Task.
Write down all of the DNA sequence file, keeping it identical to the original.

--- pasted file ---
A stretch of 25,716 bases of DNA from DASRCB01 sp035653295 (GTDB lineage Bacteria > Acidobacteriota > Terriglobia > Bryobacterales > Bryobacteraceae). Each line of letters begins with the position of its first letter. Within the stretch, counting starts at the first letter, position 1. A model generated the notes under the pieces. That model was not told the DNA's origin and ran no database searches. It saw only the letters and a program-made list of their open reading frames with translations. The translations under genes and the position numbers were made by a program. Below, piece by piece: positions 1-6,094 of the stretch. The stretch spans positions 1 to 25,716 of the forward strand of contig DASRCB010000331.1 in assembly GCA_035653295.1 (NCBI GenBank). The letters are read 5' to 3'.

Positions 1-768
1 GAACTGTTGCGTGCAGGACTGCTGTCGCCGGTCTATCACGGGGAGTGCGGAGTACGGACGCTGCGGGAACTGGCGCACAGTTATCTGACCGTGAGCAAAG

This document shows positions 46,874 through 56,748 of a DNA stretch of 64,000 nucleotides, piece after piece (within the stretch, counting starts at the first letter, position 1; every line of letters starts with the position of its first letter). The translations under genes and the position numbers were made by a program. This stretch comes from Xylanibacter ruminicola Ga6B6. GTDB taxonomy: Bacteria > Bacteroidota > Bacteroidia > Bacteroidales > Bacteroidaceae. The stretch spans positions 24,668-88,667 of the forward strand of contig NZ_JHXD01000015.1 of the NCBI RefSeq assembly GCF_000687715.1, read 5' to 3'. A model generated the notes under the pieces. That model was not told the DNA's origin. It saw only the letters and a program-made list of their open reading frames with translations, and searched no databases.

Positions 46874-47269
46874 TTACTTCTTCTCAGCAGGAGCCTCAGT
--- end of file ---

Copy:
A stretch of 25,716 bases of DNA from DASRCB01 sp035653295 (GTDB lineage Bacteria > Acidobacteriota > Terriglobia > Bryobacterales > Bryobacteraceae). Each line of letters begins with the position of its first letter. Within the stretch, counting starts at the first letter, position 1. A model generated the notes under the pieces. That model was not told the DNA's origin and ran no database searches. It saw only the letters and a program-made list of their open reading frames with translations. The translations under genes and the position numbers were made by a program. Below, piece by piece: positions 1-6,094 of the stretch. The stretch spans positions 1 to 25,716 of the forward strand of contig DASRCB010000331.1 in assembly GCA_035653295.1 (NCBI GenBank). The letters are read 5' to 3'.

Positions 1-768
1 GAACTGTTGCGTGCAGGACTGCTGTCGCCGGTCTATCACGGGGAGTGCGGAGTACGGACGCTGCGGGAACTGGCGCACAGTTATCTGACCGTGAGCAAAG

This document shows positions 46,874 through 56,748 of a DNA stretch of 64,000 nucleotides, piece after piece (within the stretch, counting starts at the first letter, position 1; every line of letters starts with the position of its first letter). The translations under genes and the position numbers were made by a program. This stretch comes from Xylanibacter ruminicola Ga6B6. GTDB taxonomy: Bacteria > Bacteroidota > Bacteroidia > Bacteroidales > Bacteroidaceae. The stretch spans positions 24,668-88,667 of the forward strand of contig NZ_JHXD01000015.1 of the NCBI RefSeq assembly GCF_000687715.1, read 5' to 3'. A model generated the notes under the pieces. That model was not told the DNA's origin. It saw only the letters and a program-made list of their open reading frames with translations, and searched no databases.

Positions 46874-47269
46874 TTACTTCTTCTCAGCAGGAGCCTCAGT